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Planning the X/Wayland Marriage, X Server 1.13

X.Org

Published on 09 February 2012 07:59 AM EST
Written by Michael Larabel in X.Org
5 Comments

Keith Packard talked last weekend at FOSDEM about the imminent X.Org Server 1.12, the succeeding X.Org Server 1.13 release, and plans for bridging the X-to-Wayland migration.

In terms of the X.Org Server 1.12 release that's expected to happen by early March, Keith went over the changes and its past six months of development. Of course, the most exciting part of the 1.12 release is X Input 2.2 extension, which presents Multi-Touch support for systems running X11.

Aside from the major input advancements, there isn't too much else exciting with this next release. There is some changes to libpciaccess, documentation updates, string function changes, etc.

What unfortunately is not found in xorg-server 1.12 is the server-side changes for GLX_ARB_create_context support with GL3. This work by Ian Romanick ended up being too late for X.Org Server 1.12, but the GLX updates should be here for X.Org Server 1.13.

A more unfortunate feature lacking from the 1.12 series is RandR 1.4, which has been talked about for years and was merged before but then reverted. RandR 1.4 comes down to per-CRTC pixmaps and improved mode-setting support. The atomic screen-wide mode-setting changes is what would make it easier for NVIDIA's binary driver to support RandR 1.2+ and it would also benefit other modern GPUs/drivers too.

It was the per-CRTC pixmap support that caused RandR 1.4 to be yanked previously. With X.Org Server 1.12 there were no attempts to prepare and merge RandR 1.4. What Keith talked about doing now is just merging the parts of this Resize and Rotate extension update that are baked and ready while leaving the other bits out until they mature.

After discussing 1.12, Packard brought up the xorg-server 1.13 release. Keith is planning for this next X.Org update to come by early September. The date he has in mind is the 7th of September (2012). In coming up with the date he ensured it wouldn't collide with the Bavarian X.Org Summit that will be later in September or that it wouldn't interfere with Oktoberfest (acknowledging that the only "X.Org press" [myself/Phoronix] will be preoccupied).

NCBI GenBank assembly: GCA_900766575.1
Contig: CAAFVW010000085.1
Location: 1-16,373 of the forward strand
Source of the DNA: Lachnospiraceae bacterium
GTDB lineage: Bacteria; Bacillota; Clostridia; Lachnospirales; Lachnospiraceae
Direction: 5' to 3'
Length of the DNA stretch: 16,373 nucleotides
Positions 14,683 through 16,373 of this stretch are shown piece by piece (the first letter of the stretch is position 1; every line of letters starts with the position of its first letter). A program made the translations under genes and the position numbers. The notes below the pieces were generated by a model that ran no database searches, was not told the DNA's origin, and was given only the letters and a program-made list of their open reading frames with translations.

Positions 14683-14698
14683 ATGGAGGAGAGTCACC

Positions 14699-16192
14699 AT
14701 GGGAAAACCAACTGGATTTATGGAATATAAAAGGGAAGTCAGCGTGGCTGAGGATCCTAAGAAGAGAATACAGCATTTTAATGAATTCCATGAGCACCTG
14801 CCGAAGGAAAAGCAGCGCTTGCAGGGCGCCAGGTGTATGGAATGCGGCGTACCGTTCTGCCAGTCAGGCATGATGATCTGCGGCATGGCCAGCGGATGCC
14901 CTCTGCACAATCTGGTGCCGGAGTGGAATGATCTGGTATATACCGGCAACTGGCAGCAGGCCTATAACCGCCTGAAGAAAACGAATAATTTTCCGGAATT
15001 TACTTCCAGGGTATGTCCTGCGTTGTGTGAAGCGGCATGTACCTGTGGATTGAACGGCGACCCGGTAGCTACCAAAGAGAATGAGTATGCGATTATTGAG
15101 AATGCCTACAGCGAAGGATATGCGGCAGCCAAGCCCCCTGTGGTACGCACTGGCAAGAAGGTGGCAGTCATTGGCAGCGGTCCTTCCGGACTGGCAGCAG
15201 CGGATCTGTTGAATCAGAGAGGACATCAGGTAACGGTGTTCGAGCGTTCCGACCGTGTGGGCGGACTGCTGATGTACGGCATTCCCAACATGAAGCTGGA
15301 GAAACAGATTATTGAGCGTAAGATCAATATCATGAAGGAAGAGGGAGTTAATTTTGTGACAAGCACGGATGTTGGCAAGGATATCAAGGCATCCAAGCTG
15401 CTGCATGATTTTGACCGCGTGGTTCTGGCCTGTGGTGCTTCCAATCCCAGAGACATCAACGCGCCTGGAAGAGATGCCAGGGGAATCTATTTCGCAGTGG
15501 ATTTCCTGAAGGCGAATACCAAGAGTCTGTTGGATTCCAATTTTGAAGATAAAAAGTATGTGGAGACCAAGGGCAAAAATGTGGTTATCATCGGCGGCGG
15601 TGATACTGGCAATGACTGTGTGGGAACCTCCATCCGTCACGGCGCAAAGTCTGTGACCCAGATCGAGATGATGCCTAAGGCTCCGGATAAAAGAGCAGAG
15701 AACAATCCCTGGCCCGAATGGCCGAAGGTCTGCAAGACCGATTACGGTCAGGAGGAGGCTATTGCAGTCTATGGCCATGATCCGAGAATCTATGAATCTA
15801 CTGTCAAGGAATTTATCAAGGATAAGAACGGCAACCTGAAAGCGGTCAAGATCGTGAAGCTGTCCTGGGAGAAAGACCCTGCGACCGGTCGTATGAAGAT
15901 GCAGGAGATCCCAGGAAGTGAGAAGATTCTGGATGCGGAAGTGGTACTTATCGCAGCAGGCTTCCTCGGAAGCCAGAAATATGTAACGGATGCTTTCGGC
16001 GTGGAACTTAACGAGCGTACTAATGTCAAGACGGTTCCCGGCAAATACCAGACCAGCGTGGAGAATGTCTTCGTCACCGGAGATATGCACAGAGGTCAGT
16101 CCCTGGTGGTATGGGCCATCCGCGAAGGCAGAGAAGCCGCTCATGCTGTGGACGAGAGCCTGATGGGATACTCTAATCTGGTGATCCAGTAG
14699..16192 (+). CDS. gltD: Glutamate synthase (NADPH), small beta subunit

Keith then took off his release management hat and began talking about X.Org and Wayland integration. The plans, which aren't new, is to allow for full integration between X and Wayland applications. There will be support for seamless multi-window mode, and full performance of X exposed through Wayland. X.Org-dependent applications will be able to run within a Wayland Display Server just as XQuartz does similarly for X applications on Mac OS X.

Keith expects that there will be no performance penalty of running X applications on Wayland versus running them as you have already for decades on bare metal. In fact, he says it's one of his goals to see there aren't any performance drops, but the performance of X applications on Wayland may actually yield a performance boost. The performance boost would come as a result of handling swap requests with Wayland being much simpler.

Among the X/Wayland items still to be solved is how to synchronize keyboard mapping changes, the acceleration architecture for X on Wayland, and how to handle RandR-like display configuration changes. In terms of the acceleration architecture discussion it came down to how to best accelerate X apps on Wayland and whether some DDX driver code from the various hardware drivers should be pulled out or what would be the best approach.

As far as what works now for X on Wayland is that basic X apps should be working, a primitive window manager, cut/paste, and drag-and-drop works. Keith acknowledges lots of people are excited about switching to Wayland.

About The Author
Michael Larabel is the principal author of Phoronix.com and founded the web-site in 2004 with a focus on enriching the Linux hardware experience and being the largest web-site devoted to Linux hardware reviews, particularly for products relevant to Linux gamers and enthusiasts but also commonly reviewing servers/workstations and embedded Linux devices. Michael has written more than 10,000 articles covering the state of Linux hardware support, Linux performance, graphics hardware drivers, and other topics. Michael is also the lead developer of the Phoronix Test Suite, Phoromatic, and OpenBenchmarking.org automated testing software. He can be followed via and or contacted via .
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